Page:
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People vs.

Andal
G.R. No. 124933
September 25, 1997

Facts:

On July 6, 1994 at Barangay Mahabang Parang, San Luis, Batangas, Jurry Andal, Ricardo Andal,
and Edwin Mendoza, hit the victim, Nancy Siscar, in her abdomen, and steal and carry away wrist watch
worth One Thousand Pesos (P 1,000.00); earrings worth One Thousand Pesos (P 1,000.00); and cash
worth One Thousand Seven Hundred Fifty Pesos (P 1,750.00), belonging to the victim, with a total value of
Four Thousand Seven Hundred Fifty Pesos. The victim was also raped by the accused individually. The
victim was found dead by the Police officers who responded to the crime scene area.

Dr. Antonio Vertido, NBI Medico-Legal Officer, performed the autopsy on the body of the victim. He
found that the victim was sexually abused by more than one person. He confirmed the presence of
spermatozoa on the vaginal canal of the victim. He issued a postmortem certificate attributing the victims
death to asphyxia by strangulation

Issues:

Whether or not conspiracy exists when the crime was committed by the accused-appellants

Ruling:

Yes, there is conspiracy.

A conspiracy exists when two or more persons come to an agreement concerning the commission of a
felony and decide to commit it. It cannot be merely presumed. Similar to the physical act constituting the
crime itself, the elements of conspiracy must be proven beyond reasonable doubt.

From the chain of circumstances established by the prosecution, specifically the whistling incident
which involved all three accused-appellants, as well as their act of going over to Olimpios house to threaten
him, a conspiracy can be deduced. And even if it was only Jurry Andal who hit the victim, it was established
that when Jurry Andal carried Nancy to the forest, the other two hurriedly picked Nancys things and
followed suit. They had their own part to perform.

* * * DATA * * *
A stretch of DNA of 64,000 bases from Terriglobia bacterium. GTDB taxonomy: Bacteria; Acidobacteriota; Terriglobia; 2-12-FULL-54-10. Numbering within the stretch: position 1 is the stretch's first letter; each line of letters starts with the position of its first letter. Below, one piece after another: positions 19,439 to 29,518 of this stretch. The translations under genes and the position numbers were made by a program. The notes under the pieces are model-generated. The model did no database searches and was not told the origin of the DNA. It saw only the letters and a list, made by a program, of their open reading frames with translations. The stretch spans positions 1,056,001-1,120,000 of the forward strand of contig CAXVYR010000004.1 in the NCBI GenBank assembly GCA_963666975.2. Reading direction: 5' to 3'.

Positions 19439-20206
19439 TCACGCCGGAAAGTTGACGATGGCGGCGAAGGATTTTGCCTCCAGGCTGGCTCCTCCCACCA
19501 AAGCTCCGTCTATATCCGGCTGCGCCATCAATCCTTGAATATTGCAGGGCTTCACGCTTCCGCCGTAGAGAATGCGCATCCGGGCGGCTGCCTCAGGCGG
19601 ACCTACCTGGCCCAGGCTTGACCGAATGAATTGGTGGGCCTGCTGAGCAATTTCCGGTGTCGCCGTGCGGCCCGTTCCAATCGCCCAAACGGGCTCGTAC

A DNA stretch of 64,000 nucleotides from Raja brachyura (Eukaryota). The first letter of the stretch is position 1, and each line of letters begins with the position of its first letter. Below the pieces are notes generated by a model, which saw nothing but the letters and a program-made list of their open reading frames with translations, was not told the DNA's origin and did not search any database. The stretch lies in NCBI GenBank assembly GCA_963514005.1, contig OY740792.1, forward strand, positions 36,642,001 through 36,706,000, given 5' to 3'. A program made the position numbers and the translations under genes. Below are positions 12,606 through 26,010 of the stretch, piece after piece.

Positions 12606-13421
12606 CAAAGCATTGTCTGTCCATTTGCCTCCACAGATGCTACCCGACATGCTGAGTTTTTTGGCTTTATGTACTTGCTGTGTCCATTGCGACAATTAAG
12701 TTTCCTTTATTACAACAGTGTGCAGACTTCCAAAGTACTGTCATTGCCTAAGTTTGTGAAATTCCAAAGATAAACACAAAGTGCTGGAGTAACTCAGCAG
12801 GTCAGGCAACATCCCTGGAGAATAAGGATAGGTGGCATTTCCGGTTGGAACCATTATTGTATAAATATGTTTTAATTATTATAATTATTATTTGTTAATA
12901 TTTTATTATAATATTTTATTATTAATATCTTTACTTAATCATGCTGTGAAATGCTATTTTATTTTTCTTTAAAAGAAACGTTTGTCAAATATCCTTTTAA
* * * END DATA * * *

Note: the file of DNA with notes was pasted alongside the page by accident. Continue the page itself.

People vs. Santillana
G.R. No. 127815
June 9, 1999

Facts:

On October 30, 1994, accused Santillana and Bacamante were fixing the sink of their rented house
when Teresita Limpiado confronted them and ordered them to stop. Due to the confrontation, accused
Bacamante was triggered to get a knife and wire. When the latter was about to attack Teresita, it was the
latters husband, Wilfredo, who faced him and suddenly he stabbed Wilfredo and it causes his death.

Dr. Antonio Vertido, the Medico-Legal Officer who conducted the autopsy on the victims body,
testified that there was a puncture in the liver caused by a knife, and that the victim died due to hemorrhage
secondary to stab wound in the abdomen from the anterior; that the thrust was directed backward and
downward; and that the position must have been downward and lateral, cutting the 7th rib, penetrating the
diaphragm, and entering the right lobe of the liver with an approximate depth of 13 cms.; and that the
relative positions of the victim and assailant was that they were face to face with each other.
The accused claims that they performed the wrongful act because he need to defend himself. The
Trial Court did not appreciate his claim.

Issues:
Whether or not the trial court erred in not appreciating the justifying circumstance of self-defense
on the part of the accused

Ruling:
No, the trial court ruled correctly when it did not appreciate the justifying circumstance of self-
defense.

The requisites of self-defense are as follows: (1) unlawful aggression; (2) reasonable necessity of the
means employed to prevent or repel it, and (3) lack of sufficient provocation on the part of the person
defending himself.
The first element is belied by the testimony of two witnesses. The first is Gary Miano who testified that